Boston 2024 will need to use tax payer money to fund portions of the Olympics bid. Getty

It turns out the Boston 2024 Olympic Committee will need public funding after all. Initially, the organization promised that they would not need public funding in order to secure the bid for the 2024 Summer Games.


According to a report from WCVB Channel 5 and the Boston Business Journal, contradictions in the Bid Book show that Boston 2024 would need more public funding than their initial pitch, which said that tax money would be to provide security. An excerpt from the Bid Book shows that the organization would need a public authority to “fund land acquisition and infrastructure costs.”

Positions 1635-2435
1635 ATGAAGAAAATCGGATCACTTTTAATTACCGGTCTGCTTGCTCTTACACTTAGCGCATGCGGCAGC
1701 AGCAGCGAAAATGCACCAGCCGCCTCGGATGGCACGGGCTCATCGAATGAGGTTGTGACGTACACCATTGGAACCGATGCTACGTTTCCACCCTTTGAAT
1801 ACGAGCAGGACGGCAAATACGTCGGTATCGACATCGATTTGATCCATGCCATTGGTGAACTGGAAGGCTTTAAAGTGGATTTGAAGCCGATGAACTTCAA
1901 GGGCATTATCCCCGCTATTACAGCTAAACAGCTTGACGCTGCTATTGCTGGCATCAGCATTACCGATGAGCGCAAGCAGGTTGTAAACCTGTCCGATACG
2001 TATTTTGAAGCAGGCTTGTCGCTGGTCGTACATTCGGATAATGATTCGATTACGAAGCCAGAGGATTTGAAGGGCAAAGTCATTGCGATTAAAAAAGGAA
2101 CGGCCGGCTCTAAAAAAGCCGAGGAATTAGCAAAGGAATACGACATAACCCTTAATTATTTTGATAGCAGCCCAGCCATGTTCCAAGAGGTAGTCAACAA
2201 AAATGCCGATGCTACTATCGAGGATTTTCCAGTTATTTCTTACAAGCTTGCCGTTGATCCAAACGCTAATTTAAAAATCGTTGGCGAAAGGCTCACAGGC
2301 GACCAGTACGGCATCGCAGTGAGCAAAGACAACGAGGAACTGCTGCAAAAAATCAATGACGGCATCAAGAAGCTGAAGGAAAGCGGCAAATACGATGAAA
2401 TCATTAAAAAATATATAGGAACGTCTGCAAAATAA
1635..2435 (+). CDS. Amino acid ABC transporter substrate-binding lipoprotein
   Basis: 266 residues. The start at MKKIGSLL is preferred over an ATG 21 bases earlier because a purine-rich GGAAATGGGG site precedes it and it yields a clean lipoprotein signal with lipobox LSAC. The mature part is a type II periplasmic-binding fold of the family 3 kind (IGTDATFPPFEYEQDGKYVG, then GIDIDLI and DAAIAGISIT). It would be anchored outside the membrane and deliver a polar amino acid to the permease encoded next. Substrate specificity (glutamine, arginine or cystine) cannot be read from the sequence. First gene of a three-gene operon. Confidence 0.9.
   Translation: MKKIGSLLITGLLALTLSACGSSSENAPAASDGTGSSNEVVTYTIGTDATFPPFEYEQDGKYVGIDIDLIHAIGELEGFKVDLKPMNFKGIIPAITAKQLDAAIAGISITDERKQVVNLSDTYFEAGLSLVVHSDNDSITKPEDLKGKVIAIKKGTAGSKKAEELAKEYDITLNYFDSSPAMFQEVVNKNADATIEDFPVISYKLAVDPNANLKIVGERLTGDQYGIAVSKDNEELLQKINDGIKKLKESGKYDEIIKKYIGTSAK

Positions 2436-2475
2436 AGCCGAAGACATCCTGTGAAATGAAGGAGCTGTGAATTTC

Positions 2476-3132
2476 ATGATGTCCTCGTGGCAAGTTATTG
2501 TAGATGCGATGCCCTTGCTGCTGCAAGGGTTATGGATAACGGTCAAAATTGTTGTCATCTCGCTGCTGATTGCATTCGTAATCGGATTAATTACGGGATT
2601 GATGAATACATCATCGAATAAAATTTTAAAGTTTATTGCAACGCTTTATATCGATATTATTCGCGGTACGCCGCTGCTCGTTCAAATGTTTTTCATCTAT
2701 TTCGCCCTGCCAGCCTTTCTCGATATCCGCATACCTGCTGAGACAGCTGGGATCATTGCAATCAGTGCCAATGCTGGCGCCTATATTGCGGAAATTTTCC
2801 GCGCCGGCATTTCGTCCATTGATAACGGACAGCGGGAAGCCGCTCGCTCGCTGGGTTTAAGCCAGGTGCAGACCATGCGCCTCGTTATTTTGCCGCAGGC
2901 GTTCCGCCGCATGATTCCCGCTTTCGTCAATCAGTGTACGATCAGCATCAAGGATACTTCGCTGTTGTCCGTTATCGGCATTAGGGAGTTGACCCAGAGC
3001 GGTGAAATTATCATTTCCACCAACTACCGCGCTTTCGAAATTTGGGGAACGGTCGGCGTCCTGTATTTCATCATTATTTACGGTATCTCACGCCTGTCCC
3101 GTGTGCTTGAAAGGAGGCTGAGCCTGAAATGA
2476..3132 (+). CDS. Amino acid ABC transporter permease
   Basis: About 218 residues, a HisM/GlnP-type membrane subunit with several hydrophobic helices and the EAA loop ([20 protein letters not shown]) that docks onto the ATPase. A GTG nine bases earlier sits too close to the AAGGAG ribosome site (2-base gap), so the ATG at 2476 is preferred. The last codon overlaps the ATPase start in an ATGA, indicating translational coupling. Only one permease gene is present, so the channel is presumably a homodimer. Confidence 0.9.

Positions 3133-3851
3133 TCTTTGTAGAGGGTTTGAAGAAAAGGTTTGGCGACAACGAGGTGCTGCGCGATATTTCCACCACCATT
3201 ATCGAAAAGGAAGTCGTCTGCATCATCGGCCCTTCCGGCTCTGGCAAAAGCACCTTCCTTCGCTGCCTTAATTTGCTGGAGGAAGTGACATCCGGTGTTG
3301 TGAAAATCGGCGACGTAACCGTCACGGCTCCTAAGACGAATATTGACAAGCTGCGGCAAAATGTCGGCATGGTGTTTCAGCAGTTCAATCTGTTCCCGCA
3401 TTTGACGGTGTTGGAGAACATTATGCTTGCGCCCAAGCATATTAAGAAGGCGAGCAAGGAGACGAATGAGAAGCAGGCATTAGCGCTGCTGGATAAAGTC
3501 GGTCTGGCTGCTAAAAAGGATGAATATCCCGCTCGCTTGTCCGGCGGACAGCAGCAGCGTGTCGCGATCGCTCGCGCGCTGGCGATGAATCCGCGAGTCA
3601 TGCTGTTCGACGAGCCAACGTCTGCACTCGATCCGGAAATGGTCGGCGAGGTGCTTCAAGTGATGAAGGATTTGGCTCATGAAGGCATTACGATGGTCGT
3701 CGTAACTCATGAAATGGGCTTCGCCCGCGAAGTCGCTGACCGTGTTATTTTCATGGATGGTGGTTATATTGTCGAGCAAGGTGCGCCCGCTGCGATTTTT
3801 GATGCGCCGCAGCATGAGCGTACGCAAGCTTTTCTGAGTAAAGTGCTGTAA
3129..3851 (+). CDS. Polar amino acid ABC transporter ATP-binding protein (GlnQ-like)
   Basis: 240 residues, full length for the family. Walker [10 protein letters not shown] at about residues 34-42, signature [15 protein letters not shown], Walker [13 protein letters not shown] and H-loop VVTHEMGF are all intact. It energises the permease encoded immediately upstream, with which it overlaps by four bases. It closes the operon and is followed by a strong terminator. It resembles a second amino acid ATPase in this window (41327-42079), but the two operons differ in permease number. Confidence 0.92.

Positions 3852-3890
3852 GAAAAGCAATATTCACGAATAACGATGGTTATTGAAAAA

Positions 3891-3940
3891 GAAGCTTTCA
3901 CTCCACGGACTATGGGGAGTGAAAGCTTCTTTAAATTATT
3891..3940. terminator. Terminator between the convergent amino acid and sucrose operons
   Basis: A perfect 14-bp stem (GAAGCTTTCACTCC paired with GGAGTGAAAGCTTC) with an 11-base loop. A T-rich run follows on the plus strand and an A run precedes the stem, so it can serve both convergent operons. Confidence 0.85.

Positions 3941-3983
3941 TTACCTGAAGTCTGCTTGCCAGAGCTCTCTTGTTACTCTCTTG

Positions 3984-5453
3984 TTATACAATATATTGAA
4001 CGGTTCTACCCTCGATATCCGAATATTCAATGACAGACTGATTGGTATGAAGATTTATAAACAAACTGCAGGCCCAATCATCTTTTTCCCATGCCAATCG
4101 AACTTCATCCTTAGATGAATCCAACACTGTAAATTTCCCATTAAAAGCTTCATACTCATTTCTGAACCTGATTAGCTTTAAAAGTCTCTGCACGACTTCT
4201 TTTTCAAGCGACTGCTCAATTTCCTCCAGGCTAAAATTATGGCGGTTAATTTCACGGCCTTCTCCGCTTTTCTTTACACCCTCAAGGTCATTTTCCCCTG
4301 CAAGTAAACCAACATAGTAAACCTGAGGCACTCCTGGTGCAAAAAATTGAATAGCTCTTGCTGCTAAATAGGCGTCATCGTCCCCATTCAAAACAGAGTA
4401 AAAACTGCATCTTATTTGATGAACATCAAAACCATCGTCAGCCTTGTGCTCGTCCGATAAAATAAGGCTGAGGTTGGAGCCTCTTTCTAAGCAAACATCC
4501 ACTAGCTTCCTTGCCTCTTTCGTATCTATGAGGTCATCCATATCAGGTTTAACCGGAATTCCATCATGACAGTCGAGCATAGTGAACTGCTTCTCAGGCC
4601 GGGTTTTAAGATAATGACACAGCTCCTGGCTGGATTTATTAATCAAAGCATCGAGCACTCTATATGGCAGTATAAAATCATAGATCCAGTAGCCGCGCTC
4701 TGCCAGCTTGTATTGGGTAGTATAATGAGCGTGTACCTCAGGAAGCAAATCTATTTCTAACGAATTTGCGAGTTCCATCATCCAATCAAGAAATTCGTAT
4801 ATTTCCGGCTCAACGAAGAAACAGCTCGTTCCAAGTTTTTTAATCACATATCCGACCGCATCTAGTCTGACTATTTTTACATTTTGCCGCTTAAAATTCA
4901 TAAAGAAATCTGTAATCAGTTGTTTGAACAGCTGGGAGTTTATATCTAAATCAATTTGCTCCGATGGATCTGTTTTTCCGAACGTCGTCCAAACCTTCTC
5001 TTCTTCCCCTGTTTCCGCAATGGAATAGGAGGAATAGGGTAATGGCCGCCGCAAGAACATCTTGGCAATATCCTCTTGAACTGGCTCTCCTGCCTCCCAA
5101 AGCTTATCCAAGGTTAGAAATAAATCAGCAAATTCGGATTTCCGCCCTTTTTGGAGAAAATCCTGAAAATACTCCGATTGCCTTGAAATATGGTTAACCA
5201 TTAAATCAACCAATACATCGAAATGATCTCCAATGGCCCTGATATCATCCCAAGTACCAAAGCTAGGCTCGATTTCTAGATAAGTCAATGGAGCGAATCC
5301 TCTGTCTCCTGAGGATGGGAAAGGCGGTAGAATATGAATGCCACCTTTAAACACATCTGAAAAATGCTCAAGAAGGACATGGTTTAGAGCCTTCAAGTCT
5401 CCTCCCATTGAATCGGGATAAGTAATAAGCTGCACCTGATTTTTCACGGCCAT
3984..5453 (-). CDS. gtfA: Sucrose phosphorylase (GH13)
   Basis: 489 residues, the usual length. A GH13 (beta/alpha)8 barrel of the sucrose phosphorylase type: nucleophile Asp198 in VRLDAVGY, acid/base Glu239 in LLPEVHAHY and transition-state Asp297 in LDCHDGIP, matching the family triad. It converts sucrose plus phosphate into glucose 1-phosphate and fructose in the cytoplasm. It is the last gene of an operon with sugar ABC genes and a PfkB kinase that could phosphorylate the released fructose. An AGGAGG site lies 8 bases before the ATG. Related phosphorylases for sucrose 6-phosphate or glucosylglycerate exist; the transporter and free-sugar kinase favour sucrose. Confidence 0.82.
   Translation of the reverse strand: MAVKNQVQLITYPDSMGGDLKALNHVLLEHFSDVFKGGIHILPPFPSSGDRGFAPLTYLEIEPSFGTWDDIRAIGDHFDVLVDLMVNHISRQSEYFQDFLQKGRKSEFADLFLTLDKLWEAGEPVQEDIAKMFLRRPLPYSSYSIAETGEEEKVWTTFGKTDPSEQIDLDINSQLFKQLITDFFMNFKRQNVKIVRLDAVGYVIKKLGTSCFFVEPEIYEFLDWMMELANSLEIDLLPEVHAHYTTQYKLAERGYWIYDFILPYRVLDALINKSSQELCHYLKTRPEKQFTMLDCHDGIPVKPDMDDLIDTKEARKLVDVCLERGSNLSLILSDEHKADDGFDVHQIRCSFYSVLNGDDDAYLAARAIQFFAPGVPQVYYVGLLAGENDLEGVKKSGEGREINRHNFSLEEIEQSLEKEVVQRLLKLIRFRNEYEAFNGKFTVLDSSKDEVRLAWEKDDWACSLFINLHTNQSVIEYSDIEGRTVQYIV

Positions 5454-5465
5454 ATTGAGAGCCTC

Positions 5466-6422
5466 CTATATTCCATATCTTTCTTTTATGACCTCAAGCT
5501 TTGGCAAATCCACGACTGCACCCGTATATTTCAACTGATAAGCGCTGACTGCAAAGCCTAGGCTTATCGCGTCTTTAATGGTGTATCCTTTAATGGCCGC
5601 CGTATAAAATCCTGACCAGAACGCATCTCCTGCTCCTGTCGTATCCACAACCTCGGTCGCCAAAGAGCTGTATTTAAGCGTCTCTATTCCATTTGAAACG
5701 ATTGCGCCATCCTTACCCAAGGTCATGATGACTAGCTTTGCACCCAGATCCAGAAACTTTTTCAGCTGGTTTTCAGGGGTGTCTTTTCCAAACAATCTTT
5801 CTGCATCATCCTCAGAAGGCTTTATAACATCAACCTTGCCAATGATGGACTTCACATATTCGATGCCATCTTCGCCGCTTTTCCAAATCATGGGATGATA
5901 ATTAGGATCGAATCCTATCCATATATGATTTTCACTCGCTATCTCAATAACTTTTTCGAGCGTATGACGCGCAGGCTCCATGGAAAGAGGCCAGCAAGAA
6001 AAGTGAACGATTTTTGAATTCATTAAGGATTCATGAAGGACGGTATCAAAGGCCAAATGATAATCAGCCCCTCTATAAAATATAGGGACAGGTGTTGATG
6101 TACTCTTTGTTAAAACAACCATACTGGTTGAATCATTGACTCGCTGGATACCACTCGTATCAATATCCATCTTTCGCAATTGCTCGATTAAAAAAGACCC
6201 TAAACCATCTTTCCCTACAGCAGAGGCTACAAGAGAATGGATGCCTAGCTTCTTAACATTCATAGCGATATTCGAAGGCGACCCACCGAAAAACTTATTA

The stadium would cost anywhere between $521 and $658 million dollars, two thirds of which would be paid for by issued bonds.


Boston 2024 chief operating officer Erin Murphy Rafferty told the Boston Globe, “We stand by our commitment that the operations of the Games and the building of venues will be privately funded.”


The No Boston Olympics opposition group called this finding “the smoking gun,” stating that the documents in the Bid Book prove that Boston 2024 are telling the public and the International Olympic Committee two different stories.


No Boston Olympics issued a statement to WCVB Channel 5, saying, "These documents make clear that Boston 2024 has one message when it meets privately with the IOC and USOC, and an entirely different message when it speaks to the Massachusetts public about who will bear the costs of the Games."

The bid for the games also includes a $1 billion expansion of the Boston Convention and Exposition Center in the South Boston waterfront. Governor Charlie Baker said that Massachusetts cannot afford that plan.